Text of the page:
Where the external surface of metal pipes is concerned, the procedure is the same in the case of the epoxy resin and then the binder is either deposited by spraying if it is available as a powder or, in most cases, extruded in an annular die arranged concentrically around the pipe. The binder can also be extruded in a flat die producing a continuous tape which is wound around the pipe, for example by virtue of the rotation of the pipe about itself. The thermoplastic is deposited in the same way.

The present invention also relates to a coated metal surface including successively a layer of epoxy resin placed against the metal and having a glass transition temperature higher than 120° C., a layer of binder based on polypropylene modified by grafting and a layer of thermoplastic polymer.

EXAMPLES

In the following examples the products hereinafter are employed:

EUROKOTE 714-31PP epoxy resin denotes an epoxy resin which has a Tg=105° C. and is supplied by the company Bitumes Speciaux and has the following characteristics:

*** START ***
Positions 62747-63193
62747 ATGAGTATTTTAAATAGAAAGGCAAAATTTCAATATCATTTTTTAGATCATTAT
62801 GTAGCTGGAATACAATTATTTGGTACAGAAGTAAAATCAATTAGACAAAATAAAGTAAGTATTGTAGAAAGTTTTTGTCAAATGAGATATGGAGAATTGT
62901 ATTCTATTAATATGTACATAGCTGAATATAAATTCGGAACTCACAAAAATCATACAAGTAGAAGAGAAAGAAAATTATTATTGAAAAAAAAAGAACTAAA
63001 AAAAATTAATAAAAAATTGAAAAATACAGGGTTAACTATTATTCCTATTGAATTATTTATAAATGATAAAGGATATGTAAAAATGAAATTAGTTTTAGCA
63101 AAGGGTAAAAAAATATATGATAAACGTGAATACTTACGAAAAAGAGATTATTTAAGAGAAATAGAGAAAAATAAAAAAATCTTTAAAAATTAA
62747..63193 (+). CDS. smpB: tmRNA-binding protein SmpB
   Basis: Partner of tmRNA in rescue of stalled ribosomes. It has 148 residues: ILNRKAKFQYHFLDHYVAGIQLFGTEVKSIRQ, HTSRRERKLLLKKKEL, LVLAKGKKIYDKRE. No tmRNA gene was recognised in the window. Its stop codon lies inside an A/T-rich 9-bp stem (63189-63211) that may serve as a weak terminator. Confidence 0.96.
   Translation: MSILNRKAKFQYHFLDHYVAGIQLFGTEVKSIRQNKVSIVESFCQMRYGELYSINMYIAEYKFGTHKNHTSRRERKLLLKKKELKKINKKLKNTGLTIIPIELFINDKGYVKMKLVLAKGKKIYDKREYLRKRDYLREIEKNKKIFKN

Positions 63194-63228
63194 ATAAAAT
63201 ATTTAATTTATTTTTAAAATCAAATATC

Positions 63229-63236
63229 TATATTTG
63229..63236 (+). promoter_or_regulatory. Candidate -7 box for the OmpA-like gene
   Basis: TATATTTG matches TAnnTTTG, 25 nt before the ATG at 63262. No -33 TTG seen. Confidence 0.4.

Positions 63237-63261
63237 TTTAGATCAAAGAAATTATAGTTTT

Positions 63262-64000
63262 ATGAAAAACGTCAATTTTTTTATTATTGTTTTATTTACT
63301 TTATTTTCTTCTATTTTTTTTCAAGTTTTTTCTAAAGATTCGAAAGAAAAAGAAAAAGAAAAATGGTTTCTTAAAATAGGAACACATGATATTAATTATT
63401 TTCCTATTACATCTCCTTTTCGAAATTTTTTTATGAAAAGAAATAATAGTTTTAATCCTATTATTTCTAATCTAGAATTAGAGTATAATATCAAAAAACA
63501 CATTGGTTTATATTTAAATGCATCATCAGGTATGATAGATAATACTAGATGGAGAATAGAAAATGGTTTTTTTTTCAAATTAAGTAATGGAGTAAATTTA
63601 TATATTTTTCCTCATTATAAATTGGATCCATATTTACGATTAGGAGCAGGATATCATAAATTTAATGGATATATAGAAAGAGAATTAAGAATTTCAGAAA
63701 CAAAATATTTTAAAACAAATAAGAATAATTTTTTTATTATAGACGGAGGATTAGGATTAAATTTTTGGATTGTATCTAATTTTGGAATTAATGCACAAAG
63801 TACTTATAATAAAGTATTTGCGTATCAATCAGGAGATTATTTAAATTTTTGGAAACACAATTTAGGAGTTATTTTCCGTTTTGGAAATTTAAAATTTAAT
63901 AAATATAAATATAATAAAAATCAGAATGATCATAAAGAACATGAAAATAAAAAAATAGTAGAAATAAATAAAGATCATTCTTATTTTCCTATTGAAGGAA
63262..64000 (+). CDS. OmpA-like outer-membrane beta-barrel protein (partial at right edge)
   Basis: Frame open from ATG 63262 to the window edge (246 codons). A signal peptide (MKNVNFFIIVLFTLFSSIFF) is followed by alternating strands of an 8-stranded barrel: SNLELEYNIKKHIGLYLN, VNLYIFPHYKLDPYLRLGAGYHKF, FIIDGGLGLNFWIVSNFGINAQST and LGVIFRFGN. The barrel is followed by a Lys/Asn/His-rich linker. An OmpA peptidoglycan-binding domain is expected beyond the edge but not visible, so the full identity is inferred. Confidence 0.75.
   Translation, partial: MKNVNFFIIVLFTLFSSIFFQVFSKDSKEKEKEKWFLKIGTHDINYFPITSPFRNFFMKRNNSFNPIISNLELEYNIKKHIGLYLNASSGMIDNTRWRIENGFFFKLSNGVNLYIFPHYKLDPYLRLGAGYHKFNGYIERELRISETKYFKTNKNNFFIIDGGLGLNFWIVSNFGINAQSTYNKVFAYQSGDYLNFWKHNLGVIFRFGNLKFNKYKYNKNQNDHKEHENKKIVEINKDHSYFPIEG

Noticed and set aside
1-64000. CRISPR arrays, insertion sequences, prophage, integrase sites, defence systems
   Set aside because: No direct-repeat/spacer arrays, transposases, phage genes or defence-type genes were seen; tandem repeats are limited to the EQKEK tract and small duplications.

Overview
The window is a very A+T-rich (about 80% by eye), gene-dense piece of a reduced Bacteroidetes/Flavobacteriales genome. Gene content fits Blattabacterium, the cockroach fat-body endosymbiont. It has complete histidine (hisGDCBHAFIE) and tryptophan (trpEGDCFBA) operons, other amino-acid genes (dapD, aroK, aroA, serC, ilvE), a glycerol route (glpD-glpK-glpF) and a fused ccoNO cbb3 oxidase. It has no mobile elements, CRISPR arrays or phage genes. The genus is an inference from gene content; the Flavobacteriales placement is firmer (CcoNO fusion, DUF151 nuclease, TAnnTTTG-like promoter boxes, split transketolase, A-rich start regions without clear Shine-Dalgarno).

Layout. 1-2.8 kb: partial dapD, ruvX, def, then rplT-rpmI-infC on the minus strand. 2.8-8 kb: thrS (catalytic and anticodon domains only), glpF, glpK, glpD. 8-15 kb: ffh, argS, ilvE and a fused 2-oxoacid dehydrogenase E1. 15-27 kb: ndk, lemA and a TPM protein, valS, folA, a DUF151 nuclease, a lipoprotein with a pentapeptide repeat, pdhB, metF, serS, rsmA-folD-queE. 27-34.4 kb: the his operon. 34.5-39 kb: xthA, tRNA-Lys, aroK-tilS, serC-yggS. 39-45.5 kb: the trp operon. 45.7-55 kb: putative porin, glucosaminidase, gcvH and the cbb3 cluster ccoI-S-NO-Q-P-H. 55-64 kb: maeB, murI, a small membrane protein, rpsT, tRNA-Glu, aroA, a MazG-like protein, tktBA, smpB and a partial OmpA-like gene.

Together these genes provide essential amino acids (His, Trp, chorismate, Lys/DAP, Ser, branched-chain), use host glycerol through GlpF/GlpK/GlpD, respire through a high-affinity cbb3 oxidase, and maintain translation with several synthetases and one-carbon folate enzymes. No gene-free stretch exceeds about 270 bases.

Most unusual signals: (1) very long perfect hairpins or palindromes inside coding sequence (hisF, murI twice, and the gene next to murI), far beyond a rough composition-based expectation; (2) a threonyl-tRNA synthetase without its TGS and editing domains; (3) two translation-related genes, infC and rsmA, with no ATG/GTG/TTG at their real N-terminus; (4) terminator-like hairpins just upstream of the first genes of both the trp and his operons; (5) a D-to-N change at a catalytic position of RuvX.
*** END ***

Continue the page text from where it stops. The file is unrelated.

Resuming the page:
Density at 23° C. (NFT 30-043): 1.5±0.05 g/ml

Moisture content (IBS 319)≦0.50%

Particle size (IBS 316):

median diameter 38±4 μm

oversize at 96 μm<10%

Tg (NFA 49-706): 105°±5° C.

Gel time 80±10 seconds at 180° C.

EPOXY P405/06 epoxy resin denotes an epoxy resin which has a Tg=160° C. and is supplied by the company Bitumes Spéciaux. It has a gel time of 25±5 seconds at 210° C.

EPOXY 500 618 epoxy resin denotes an epoxy resin which has a Tg=150° C. and is supplied by Akzo and has a gel time of 25±5 seconds at 210° C.

OREVAC 1 polypropylene, OREVAC 2 polypropylene and OREVAC 3 polypropylene and 3 denote polypropylenes grafted with maleic anhydride (MAH), containing approximately 0.5% by weight of MAH and which have the following characteristics:

OREVAC 1 OREVAC 2 OREVAC 3
Unit Method polypropylene polypropylene polypropylene
Melt index 230° C. 2.16 kg g/10 min ASTM D 1238 2 1 1.5
230° C.   5 kg 4
Density g/cm3 ASTM D 1505 0.89 0.9 0.9
Melting temperature ° C. DSC 151 162 161
Vicat point ° C. ASTM D 1525 122 150 141
Yield stress MPa 25 26
Yield elongation % ISO R 527 13 10
Breaking stress MPa 35 20 27
Elongation at break % 550 >400 450